• Longstanding violations of the rights to freedom of expression and association, leading Reporters Without Borders to identify Obiang as one of its 40 "predators of press freedom" in 2010.
  • Deeply entrenched political repression. Opposition parties are silenced through the use of criminal prosecution, arbitrary arrest, and harassment. The country has never experienced free and fair elections. Obiang, who came into power after overthrowing his uncle in a coup, celebrated his thirtieth year in power in August 2009. He was re-elected with 95.4 percent of the vote in a highly flawed presidential election in November 2009.
  • Rampant torture in detention, as documented in a 2009 report by the UN special rapporteur on torture and other cruel, inhuman or degrading treatment or punishment, Manfred Nowak. Arbitrary detention and arrests without legal due process are also common; numerous detainees are held for indefinite periods without knowing the charges against them.
  • Extensive corruption and mismanagement. Although the GDP of this once-poor country has shot up more than 5,000 percent since the mid-1990s, when oil was first discovered there, and elevated its wealth per capita to over $30,000, the overwhelming majority of the population lives on less than a dollar a day. Rather than benefiting the people, vast sums of the country's oil revenues have gone to bankroll personal purchases for Obiang, his family, and his close associates. The corruption of Obiang and his family is the subject of ongoing legal cases in France (under appeal) and Spain (under investigation). A further case is under consideration before the African Commission on Human and Peoples' Rights, in which human rights groups that initiated the action contend that Obiang's diversion of the country's oil wealth violates the African Charter on Human and Peoples' Rights. Official inquiries in the United States include a February 2010 investigation by the US Senate and a criminal inquiry by US authorities. In 2007, for example, a US Justice Department investigation found strong indications of "extortion, theft of public funds or other corrupt conduct." The amount Obiang's eldest son - who serves as his agriculture and forestry minister - spent on luxury goods in 2004-2007 nearly doubles the government's 2005 budget for education.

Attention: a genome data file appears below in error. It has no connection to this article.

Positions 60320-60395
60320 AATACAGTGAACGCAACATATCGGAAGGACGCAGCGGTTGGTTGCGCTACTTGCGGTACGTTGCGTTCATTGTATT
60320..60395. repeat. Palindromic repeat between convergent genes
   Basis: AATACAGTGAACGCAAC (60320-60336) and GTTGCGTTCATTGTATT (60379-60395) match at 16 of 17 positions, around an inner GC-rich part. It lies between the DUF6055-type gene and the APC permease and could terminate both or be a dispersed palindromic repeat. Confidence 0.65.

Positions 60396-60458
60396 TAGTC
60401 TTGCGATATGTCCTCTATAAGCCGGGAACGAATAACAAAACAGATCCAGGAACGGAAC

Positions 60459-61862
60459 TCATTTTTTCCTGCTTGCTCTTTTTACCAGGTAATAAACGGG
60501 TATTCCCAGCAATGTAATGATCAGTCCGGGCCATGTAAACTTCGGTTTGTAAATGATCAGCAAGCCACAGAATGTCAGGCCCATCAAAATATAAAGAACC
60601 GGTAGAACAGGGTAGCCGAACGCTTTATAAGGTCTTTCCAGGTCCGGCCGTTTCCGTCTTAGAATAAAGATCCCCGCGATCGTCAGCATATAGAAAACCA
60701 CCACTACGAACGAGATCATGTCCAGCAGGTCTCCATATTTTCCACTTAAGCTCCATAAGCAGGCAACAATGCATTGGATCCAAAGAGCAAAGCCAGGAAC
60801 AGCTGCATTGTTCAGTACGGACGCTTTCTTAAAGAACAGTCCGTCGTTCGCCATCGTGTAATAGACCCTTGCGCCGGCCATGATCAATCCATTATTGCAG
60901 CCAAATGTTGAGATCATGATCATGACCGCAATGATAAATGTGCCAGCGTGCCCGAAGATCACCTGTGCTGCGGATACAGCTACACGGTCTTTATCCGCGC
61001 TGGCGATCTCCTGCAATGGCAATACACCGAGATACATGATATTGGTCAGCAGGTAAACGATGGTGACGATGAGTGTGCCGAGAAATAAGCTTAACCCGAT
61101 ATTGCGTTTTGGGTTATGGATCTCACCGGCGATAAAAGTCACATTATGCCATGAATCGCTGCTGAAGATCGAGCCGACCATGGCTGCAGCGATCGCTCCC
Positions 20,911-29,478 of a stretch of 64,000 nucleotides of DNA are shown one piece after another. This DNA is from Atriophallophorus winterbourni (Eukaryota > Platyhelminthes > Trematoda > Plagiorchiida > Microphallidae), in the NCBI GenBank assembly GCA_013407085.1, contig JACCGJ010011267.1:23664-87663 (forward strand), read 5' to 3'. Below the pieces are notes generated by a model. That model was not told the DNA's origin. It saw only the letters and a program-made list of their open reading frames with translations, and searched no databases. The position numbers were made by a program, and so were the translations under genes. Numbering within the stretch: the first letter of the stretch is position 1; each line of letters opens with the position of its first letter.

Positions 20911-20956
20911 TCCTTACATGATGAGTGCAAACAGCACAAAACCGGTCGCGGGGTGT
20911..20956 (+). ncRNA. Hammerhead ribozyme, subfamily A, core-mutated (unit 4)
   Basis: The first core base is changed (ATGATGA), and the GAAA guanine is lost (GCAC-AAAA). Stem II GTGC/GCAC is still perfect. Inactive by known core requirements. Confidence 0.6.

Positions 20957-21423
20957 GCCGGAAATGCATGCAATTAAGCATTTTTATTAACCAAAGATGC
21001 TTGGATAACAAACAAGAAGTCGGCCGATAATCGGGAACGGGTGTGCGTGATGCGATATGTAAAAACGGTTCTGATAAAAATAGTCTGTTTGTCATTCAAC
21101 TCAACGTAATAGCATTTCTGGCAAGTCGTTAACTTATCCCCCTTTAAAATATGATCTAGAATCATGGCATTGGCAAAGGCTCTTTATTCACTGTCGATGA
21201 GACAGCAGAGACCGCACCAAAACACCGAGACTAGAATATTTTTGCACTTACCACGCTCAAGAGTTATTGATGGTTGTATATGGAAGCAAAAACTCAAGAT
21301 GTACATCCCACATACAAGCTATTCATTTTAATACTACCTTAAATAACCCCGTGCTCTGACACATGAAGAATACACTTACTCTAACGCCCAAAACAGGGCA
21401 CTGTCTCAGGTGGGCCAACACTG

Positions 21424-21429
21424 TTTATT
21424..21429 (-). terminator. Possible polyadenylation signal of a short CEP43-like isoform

In light of the serious issues at stake, UNESCO should come to the appropriate decision to cancel the UNESCO-Obiang prize without delay. If it fails to do so, it risks damaging its reputation and its ability to fulfill its important mission. The money provided for the prize by the Obiang Foundation should be reinvested in Equatorial Guinea's education system, where rudimentary educational materials and infrastructure are still badly needed. It is also essential for UNESCO to undertake an investigation into the source of the funds to make sure that it has not accepted money tainted by corruption, which would further compromise UNESCO's reputation.